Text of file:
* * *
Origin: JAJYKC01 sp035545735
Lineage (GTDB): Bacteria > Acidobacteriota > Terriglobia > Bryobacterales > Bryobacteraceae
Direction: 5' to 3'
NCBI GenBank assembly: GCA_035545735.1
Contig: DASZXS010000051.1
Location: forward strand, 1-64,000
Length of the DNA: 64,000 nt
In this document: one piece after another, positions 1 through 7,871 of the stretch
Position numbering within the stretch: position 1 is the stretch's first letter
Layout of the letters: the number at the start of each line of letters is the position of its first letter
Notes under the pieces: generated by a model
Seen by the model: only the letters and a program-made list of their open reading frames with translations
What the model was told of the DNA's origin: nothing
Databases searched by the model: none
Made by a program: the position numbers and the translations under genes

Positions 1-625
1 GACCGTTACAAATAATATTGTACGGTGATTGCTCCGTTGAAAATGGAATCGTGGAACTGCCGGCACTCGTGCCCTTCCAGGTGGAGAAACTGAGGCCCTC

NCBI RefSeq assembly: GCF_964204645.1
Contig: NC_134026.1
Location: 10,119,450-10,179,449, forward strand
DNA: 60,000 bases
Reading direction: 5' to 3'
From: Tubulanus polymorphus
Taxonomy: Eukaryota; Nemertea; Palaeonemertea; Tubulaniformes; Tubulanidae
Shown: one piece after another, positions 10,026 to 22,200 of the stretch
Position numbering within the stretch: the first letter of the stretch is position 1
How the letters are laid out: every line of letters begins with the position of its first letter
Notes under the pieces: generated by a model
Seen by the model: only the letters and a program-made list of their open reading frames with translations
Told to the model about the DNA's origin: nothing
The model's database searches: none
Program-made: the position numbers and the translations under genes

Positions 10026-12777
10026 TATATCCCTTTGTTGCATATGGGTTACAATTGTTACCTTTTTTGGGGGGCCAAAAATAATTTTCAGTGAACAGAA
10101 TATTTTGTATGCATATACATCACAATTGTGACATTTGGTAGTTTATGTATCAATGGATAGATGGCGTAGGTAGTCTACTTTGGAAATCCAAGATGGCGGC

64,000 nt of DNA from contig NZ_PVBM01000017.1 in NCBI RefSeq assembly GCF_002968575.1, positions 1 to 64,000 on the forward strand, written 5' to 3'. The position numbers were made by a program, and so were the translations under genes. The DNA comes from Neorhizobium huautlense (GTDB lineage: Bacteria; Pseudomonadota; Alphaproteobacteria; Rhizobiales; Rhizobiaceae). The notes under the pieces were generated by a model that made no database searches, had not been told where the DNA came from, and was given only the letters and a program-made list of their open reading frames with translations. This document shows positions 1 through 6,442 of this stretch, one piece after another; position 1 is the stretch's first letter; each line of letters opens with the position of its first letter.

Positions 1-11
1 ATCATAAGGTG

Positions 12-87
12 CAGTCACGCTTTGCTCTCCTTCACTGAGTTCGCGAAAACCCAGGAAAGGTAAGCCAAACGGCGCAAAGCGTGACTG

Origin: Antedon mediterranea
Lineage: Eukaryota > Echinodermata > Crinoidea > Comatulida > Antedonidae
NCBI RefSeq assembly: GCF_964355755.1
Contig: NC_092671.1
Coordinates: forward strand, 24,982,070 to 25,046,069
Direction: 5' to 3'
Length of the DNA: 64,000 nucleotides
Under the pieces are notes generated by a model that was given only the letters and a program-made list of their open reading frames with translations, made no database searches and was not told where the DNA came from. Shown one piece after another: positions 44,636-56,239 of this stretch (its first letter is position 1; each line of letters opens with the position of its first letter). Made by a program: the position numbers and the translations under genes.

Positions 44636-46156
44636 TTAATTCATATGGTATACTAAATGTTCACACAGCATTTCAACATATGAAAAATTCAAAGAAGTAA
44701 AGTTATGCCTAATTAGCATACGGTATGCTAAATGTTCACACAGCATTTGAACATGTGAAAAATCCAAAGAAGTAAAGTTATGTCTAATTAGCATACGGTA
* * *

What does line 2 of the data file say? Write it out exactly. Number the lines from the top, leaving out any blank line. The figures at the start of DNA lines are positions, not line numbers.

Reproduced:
Lineage (GTDB): Bacteria > Acidobacteriota > Terriglobia > Bryobacterales > Bryobacteraceae